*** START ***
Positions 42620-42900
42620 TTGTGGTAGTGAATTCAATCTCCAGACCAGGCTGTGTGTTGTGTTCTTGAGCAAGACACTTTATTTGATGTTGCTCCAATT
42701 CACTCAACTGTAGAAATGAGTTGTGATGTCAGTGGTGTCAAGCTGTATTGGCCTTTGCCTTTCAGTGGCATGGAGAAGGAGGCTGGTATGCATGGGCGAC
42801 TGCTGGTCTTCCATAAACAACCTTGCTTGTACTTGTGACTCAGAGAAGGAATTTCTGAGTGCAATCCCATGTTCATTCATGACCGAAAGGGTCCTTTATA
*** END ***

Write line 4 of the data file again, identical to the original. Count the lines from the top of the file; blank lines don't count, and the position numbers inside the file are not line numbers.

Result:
42801 TGCTGGTCTTCCATAAACAACCTTGCTTGTACTTGTGACTCAGAGAAGGAATTTCTGAGTGCAATCCCATGTTCATTCATGACCGAAAGGGTCCTTTATA